SOEs always too late to dismiss incapable CEOs

VietNamNet Bridge – Chief Executive Officers (CEOs) of state owned enterprises (SOEs) would be dismissed if their businesses take loss for two consecutive years – this is an important provision of the draft decree on the operation of state owned economic groups and general corporations.


Vietnam, SOEs, management board, regulations, dismissal


Big capital, big losses

The government has recently focused on amending many mechanisms on the operation of state owned economic groups and general corporations, because of the low business efficiency of the economic sector which is far below the potentials and the resources allocated to it by the state.

By the end of 2012, state owned economic groups and general corporations had had the total assets of VND2,100 trillion, of which fixed assts account for 43.7 percent. SOEs have been operating in all important business fields of the national economy, from oil and gas, telecom, transport, industry and agriculture.

However, the SOEs, which have been allocated big capital, have also taken big losses. By the end of 2012, the SOEs had incurred the loss of VND2,253 billion dong, while the accumulative loss had reached VND 17,730 billion. A lot of them reportedly took loss for two consecutive years, 2011 and 2012.

In an effort to heighten the efficiency of the SOEs’ operation, a new mechanism has been suggested that SOEs’ CEOs would be dismissed from their posts if the enterprises cannot obtain the targeted goals of the ROE (return on equity) for two consecutive years.

The CEOs would also be dismissed if their enterprises witness profitable years alternated with unprofitable years and the CEOs cannot fix the problem.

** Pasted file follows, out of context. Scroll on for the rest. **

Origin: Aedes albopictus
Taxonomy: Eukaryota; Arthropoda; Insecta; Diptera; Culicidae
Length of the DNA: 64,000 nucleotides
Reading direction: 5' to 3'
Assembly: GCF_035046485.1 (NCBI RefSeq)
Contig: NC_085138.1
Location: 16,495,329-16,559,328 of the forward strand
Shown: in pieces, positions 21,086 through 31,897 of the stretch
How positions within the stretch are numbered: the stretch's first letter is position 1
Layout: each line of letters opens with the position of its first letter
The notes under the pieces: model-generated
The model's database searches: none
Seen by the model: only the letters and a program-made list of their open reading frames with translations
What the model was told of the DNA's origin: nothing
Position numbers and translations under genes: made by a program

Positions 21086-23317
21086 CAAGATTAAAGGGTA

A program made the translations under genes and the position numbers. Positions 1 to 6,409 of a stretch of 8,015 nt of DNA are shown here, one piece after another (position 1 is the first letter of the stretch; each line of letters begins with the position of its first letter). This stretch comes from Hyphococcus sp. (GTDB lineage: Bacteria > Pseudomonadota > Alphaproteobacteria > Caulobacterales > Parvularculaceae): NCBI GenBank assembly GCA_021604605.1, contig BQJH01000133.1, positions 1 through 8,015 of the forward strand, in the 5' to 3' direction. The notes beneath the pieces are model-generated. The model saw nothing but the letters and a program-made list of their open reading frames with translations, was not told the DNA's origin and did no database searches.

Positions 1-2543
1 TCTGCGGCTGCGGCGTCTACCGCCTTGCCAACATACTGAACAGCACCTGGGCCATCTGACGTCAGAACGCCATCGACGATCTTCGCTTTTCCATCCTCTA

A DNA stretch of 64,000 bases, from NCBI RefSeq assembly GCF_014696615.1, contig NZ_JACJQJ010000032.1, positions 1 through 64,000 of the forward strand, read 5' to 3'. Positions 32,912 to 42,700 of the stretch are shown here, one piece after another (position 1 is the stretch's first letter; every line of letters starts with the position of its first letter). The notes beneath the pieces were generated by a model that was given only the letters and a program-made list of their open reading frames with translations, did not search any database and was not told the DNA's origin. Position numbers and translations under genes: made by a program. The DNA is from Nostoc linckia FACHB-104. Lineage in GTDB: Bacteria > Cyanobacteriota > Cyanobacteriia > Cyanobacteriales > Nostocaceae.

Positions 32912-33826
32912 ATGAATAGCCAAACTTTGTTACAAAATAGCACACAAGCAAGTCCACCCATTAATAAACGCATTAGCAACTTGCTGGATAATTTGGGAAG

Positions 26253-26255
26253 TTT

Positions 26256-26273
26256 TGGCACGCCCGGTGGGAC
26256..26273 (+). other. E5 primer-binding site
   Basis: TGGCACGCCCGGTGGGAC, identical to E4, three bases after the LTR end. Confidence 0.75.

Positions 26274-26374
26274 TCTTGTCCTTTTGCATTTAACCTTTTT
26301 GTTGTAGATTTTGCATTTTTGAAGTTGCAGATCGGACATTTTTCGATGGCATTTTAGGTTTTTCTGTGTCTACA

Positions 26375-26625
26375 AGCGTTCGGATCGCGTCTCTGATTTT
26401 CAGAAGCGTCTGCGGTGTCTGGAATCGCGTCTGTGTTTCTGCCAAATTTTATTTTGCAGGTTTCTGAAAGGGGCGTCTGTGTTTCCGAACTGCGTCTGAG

The old way of thinking?


Commenting about the draft decree, Dr. Le Dang Doanh, a well-known Vietnamese economist, said the suggested provision on dismissing CEOs who cannot bring profits to enterprises, in fact, is not a new provision at all.

The mechanism once existed, but it could not be brought into life due to the lack of necessary conditions.

The problem was that Vietnam lacked the method which could measure the business efficiency of businesses.

The Ministry of Planning and Investment, which is now drafting the new decree, has suggested an independent assessment mechanism which allows to measure the business performance based on the output goals, productivity and cost saving.

As such, the enterprises would be able to hire independent institutions to measure the business effectiveness with reference to the criteria set up by the planning ministry and assess how the CEOs fulfill their tasks.

The idea, according to experts, comes in line with the suggestion raised by OECD, an organization on cooperation for economic development, about the modern corporate governance.

“This is really a better way of approaching the issue than the current mechanism,” Doanh said.

Nevertheless, Dr. Nguyen Dinh Cung, Deputy Head of the Central Institute for Economic Management, believes that the Ministry of Planning and Investment keeps following the old way of thinking when compiling the draft decree.

“Two years of taking loss is more than enough to sap a business. It is too late if the state only thinks of dismissing SOEs after two years of taking loss,” Cung commented.

Dr. Cung said that CEO should be seen as a hired worker, who could be dismissed at any time. He thinks that it’s necessary to apply more severe regulations to find creative and talented managers and refuse incapable ones.

Phuoc Ha

Vietnam, SOEs, management board, regulations, dismissal
 
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